Poetry, like the mind, is fluid
It bends and weaves, sneaking its way through a thought
and meandering to the next
But sometimes it lingers and dwells on one thought,
one intriguing or complex or frustrating or hopeful or reluctant idea
that it just cannot let go
because letting go would mean moving on and forgetting it
and this thought is too important or painful or desperate or beautiful to let go
But there, just like that, it is done
it moved on to the next thing
the next thought
the next sentence
the next plan
the next adventure
What would happen if the poetry stopped
if the words lost their meaning
and the thoughts became jibberish
Is my mind poetry
is poetry my mind — captured with words
Poetry, like the mind, is fluid and real.
Detached. Distant. Determined in the disconnect, even though I know I should draw closer to Him.
Stagnant. Stuck. Stubborn in my status quo of “doing fine”, even though I’m stalled and stumbling.
Let go, He whispers.
“I can’t,” my headstrong side quickly responds, while my quieter side asks, “Why not?”
Because letting go hurts. Because I don’t even know what it is I’m supposed to let go.
I know I trust Jesus. I believe in His name and the peace, security and love it brings. I know I can depend on that name.
So, why am I holding back? What am I holding back?
And then He whispers again, with biting clarity: Intimacy.
I want you to cling to me as Ruth clung to Naomi. Cling to me.
Months ago, I was reading through the book of Ruth. I’ve always loved Ruth’s story of determination, obedience and faithfulness. When reading, I was struck again by her loyalty to her mother-in-law, Naomi, and I wrote down some notes on my phone. There they sat untouched — until now, when I had the above conversation with myself and God.
So here I am, using the notes with which I intended to encourage others to encourage myself. Hopefully, they’ll encourage you, too.
And again they wept together, and Orpah kissed her mother-in-law goodbye. But Ruth clung tightly to Naomi. (Ruth 1:14 NLT)
As Ruth clung to Naomi, she spoke the beautiful words of “Where you go, I will follow. Where you live, I will live. Your people will be my people, and your God will be my God.” (Ruth 1:16-18 NLT)
Ruth probably experienced ups and downs just like we do. She had experienced marriage, widowhood, maybe the longing for a child. Who knows what she had to look forward to in Moab, but I’m sure her life had its own familiar status quo.
But something in Ruth must not have been satisfied, because she chose to cleave to Naomi.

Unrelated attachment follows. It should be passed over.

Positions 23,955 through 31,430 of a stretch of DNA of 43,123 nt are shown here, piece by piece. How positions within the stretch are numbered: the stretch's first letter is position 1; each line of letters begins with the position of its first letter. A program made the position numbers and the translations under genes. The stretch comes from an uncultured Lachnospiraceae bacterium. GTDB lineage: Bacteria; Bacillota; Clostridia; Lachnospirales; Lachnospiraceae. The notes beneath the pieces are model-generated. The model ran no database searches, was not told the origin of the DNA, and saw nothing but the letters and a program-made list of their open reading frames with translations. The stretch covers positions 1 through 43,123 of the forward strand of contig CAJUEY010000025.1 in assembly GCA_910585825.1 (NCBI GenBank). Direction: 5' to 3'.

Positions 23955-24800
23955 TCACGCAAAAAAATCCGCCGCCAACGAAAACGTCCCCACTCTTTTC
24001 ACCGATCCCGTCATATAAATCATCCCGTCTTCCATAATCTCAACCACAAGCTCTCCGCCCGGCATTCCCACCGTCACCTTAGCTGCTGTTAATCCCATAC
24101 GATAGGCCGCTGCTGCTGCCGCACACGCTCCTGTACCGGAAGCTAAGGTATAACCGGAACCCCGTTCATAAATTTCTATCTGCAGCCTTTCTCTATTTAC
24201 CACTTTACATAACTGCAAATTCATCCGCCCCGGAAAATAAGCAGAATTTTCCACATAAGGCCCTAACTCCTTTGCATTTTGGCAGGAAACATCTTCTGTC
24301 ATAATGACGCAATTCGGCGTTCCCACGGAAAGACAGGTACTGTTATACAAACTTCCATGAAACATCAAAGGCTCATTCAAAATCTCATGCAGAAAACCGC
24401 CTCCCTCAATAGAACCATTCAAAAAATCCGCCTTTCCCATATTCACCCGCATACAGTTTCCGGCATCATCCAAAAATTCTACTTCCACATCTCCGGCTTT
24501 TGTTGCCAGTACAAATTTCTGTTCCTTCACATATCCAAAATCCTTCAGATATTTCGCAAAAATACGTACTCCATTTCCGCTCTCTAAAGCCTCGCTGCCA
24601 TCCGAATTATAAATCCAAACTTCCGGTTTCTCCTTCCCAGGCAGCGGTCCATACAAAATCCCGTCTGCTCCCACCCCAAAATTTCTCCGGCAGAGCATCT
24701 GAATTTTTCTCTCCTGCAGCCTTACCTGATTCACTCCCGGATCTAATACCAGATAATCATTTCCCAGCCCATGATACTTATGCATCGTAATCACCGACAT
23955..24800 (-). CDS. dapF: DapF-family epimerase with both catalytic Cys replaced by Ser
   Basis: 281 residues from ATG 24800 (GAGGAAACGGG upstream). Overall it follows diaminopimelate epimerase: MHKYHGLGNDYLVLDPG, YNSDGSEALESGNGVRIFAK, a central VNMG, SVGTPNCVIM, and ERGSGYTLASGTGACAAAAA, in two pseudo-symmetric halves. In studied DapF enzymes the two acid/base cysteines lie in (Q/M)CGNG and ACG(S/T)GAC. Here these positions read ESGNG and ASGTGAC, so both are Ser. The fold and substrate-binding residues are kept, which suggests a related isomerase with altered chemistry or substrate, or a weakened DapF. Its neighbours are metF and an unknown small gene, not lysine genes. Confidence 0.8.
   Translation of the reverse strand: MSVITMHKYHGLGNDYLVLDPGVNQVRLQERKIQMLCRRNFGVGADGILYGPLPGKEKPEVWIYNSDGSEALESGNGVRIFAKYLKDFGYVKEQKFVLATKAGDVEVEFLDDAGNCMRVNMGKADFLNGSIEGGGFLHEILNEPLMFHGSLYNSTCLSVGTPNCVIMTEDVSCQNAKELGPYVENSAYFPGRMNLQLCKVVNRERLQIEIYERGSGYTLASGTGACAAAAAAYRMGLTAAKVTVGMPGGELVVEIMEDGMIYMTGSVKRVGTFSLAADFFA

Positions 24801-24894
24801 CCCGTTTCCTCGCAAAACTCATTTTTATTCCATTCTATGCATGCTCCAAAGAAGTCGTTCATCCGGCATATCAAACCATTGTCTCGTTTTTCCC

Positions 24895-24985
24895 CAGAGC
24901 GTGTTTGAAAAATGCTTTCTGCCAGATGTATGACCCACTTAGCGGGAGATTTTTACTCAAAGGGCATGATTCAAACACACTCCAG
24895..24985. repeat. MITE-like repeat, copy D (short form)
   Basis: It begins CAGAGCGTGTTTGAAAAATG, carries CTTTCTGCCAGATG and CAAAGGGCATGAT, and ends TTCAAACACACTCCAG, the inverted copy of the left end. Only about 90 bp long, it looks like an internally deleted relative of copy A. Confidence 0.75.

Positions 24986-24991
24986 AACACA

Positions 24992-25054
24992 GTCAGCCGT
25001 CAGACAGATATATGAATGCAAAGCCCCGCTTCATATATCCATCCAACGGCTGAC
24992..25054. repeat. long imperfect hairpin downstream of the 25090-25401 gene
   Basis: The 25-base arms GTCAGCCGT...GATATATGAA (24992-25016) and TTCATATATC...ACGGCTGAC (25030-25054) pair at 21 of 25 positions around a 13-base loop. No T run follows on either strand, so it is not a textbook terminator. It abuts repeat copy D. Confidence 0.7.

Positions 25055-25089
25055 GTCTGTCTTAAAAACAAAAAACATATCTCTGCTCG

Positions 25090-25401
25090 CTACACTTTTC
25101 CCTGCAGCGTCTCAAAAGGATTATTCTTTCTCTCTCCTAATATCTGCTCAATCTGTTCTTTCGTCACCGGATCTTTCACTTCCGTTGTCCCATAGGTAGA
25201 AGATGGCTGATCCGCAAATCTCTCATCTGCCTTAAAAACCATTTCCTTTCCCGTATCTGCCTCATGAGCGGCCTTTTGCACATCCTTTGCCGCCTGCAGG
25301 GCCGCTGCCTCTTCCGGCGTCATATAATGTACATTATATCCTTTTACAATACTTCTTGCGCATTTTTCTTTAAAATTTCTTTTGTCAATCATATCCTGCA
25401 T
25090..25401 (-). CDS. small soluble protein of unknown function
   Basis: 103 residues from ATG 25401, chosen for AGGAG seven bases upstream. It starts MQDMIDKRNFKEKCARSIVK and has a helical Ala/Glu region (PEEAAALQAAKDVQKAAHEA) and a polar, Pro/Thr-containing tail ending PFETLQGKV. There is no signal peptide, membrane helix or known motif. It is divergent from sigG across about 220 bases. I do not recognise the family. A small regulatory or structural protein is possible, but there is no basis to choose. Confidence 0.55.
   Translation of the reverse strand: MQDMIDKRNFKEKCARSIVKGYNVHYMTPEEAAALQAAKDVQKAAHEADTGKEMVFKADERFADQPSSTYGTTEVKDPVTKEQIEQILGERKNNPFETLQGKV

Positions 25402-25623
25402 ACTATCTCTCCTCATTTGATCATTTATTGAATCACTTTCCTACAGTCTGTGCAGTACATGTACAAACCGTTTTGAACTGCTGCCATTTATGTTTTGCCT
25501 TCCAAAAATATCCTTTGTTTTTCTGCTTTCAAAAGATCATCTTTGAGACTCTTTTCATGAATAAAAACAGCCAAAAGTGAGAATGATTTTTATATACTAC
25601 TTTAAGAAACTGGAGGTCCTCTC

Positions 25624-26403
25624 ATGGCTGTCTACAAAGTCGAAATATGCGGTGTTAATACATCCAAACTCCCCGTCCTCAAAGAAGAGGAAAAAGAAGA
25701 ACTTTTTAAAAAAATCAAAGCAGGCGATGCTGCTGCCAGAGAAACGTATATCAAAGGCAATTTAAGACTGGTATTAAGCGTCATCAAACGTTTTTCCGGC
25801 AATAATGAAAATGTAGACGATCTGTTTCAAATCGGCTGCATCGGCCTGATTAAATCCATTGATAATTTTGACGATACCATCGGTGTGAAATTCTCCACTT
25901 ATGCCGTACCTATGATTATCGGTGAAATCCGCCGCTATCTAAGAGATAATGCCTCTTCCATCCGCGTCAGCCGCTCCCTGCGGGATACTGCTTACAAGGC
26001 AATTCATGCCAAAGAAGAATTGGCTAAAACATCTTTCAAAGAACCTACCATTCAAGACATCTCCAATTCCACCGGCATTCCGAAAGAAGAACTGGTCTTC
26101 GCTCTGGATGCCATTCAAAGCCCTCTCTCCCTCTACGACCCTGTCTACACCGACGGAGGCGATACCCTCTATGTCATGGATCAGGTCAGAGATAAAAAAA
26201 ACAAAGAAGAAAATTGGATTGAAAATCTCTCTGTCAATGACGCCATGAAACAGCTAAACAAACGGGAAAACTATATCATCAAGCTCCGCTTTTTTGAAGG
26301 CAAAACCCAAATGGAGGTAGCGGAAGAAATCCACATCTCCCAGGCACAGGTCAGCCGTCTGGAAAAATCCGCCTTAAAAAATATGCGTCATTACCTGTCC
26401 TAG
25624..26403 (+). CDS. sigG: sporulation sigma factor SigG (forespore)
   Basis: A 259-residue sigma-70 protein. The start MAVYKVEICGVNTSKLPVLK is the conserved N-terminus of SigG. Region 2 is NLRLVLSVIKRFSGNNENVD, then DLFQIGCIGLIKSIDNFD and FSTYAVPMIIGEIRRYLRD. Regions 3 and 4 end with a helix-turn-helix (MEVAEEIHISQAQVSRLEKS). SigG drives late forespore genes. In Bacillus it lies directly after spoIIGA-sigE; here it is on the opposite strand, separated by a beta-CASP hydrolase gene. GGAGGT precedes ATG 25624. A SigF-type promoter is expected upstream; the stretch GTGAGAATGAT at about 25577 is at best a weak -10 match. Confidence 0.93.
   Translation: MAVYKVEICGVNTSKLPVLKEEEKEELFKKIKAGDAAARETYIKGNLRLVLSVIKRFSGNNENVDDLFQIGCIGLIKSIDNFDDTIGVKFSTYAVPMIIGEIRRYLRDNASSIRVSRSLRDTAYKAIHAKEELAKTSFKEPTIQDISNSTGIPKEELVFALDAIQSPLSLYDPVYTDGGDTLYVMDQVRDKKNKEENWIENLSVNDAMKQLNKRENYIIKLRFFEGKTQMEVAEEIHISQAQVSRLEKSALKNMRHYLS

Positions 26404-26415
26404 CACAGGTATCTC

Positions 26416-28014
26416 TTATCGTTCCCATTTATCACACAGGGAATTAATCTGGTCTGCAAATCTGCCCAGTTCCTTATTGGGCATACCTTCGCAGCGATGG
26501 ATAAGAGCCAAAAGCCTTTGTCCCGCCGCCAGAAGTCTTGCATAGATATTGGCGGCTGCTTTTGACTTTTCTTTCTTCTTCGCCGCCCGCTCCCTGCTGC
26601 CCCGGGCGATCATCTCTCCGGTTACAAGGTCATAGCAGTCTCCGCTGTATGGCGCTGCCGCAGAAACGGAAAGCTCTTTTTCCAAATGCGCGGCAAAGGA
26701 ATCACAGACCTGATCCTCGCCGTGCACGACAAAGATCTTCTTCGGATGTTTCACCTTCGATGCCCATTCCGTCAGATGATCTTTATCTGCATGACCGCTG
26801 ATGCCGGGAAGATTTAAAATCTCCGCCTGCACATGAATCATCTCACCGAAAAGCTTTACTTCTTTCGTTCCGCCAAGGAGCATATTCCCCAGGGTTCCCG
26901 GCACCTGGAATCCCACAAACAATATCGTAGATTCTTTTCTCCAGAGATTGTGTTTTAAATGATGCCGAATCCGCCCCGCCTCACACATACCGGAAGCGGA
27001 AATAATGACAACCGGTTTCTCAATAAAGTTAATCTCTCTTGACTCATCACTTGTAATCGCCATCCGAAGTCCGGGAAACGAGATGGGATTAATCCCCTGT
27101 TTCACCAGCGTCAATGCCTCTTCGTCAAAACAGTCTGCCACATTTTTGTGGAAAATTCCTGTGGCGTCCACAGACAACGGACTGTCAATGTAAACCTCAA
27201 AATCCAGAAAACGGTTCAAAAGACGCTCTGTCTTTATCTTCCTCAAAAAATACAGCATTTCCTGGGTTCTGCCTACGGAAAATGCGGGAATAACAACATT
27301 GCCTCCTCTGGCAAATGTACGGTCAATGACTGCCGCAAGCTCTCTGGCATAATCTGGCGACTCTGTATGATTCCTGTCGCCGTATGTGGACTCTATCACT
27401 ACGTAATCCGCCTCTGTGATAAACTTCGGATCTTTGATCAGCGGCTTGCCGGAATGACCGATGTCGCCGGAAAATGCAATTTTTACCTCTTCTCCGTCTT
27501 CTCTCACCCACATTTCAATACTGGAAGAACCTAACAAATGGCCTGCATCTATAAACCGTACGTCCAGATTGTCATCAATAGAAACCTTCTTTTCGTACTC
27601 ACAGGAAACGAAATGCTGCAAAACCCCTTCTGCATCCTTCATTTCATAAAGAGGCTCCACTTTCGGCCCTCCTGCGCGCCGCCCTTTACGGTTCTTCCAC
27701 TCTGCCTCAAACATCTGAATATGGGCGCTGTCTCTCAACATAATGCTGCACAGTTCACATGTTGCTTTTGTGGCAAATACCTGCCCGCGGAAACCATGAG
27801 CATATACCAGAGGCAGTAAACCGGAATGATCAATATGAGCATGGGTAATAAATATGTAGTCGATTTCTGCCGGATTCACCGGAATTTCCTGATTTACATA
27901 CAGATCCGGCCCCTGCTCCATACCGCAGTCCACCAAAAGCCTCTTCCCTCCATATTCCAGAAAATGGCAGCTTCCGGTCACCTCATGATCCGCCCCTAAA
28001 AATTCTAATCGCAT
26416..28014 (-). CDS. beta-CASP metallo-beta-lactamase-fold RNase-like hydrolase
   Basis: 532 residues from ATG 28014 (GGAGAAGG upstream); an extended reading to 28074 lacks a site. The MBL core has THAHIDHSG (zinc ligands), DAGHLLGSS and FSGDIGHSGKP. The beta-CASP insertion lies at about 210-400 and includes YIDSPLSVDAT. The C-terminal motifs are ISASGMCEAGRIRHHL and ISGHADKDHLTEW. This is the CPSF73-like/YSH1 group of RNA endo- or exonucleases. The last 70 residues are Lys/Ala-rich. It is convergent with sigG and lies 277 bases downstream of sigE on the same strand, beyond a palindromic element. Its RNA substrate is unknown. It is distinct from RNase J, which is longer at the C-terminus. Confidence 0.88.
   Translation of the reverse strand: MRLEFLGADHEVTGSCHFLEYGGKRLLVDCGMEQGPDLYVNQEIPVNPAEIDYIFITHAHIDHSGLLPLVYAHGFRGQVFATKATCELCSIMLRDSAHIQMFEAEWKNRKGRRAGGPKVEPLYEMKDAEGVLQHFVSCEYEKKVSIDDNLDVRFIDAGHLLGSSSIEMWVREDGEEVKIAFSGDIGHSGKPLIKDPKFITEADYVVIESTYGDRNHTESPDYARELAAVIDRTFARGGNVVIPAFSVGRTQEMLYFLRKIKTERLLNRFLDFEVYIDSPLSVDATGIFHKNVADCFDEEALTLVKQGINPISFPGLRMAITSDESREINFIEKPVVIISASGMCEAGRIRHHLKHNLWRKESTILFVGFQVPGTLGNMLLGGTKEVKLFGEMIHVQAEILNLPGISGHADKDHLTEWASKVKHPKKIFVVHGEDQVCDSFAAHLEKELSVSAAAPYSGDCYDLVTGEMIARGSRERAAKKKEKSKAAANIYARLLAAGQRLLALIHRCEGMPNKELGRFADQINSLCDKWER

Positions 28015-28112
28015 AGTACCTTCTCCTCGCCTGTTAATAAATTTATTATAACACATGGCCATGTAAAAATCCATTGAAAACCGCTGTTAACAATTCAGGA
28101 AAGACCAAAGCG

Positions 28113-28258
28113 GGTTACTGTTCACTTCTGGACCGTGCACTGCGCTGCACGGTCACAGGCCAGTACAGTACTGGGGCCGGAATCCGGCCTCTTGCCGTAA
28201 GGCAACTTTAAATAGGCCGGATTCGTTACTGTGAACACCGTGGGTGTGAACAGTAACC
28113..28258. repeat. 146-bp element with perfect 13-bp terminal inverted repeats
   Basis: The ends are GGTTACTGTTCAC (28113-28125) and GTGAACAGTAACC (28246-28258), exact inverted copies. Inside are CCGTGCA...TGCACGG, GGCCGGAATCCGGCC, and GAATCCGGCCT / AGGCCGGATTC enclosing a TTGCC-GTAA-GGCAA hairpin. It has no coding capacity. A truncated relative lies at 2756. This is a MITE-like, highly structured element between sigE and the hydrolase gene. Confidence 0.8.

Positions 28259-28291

I love the word “cleave”. This one word can have two separate, seemingly disparate meanings:
- To sever, divide or sharply separate something.
- “To adhere firmly” to something; loyal; unwavering.
When Ruth chose to cleave to Naomi, she demonstrated both meanings in a single choice. She made the conscious decision to cleave herself from her former way of life, while cleaving to Naomi and the God Naomi served. Ruth abandoned the land that held familiarity, death and disappointment, and she looked ahead to a life of both uncertainty and hope.
Likewise, we need to make a conscious decision to cleave to the uncertain, but hopeful path of God — turning away from the former things that hold us back and looking ahead to greater things. The way to do that is through Jesus, who is the way, the truth and the life.
This is more than a fleeting decision. This is life changing, and it should affect my daily decisions and actions. How do I consciously and unconsciously live for God? Do I cleave to Him, love Him with all my heart, soul, mind and strength? Do I allow that love to be evident in the way I live and conduct myself?
Obey His commands, listen to His voice, and cling to Him. (Deut. 13:4b NLT)
And His voice says: Cleave to me, and I will cleave away the impurities and unnecessary strings that are holding you back. Cleave to me, not to this world. Cleave to me, and cleave yourself from the snares and distractions of this world. I will help you.
“Show love to the Lord your God by walking in His ways and holding tightly to Him.” (Deut. 11:22 NLT)
Grateful. That’s the word that seems to best describe me at this point in my life.
I’m grateful because God’s mercies and blessings are so awe-inspiring, generous and beautiful.
I’m grateful because His love is unfailing and His timing is perfect — even when it might sometimes feel slow on our end.
I’m grateful for His presence that soothes, encourages, uplifts and transforms, and I’m grateful that His presence is available to anybody at any time.
I’m grateful because He looked into my heart and saw my desire for Him to use me to encourage others and glorify Him.
And I’m beyond grateful that He made a way for that desire and prayer to be met. His answer to my prayer: An opportunity to write as a contributor for moretolifetoday.net.
All it takes is a single moment. A thought, a word, a musical note — something draws you in. It feels almost magnetic because, somehow, it understands you. It seems to be expressing the very emotions and thoughts you yourself have experienced and felt. It pulls at this deep cavern within the pit of your stomach, your heart, your soul, your mind. It radiates in soft tingling pulses, spreading like a warm rush throughout your being.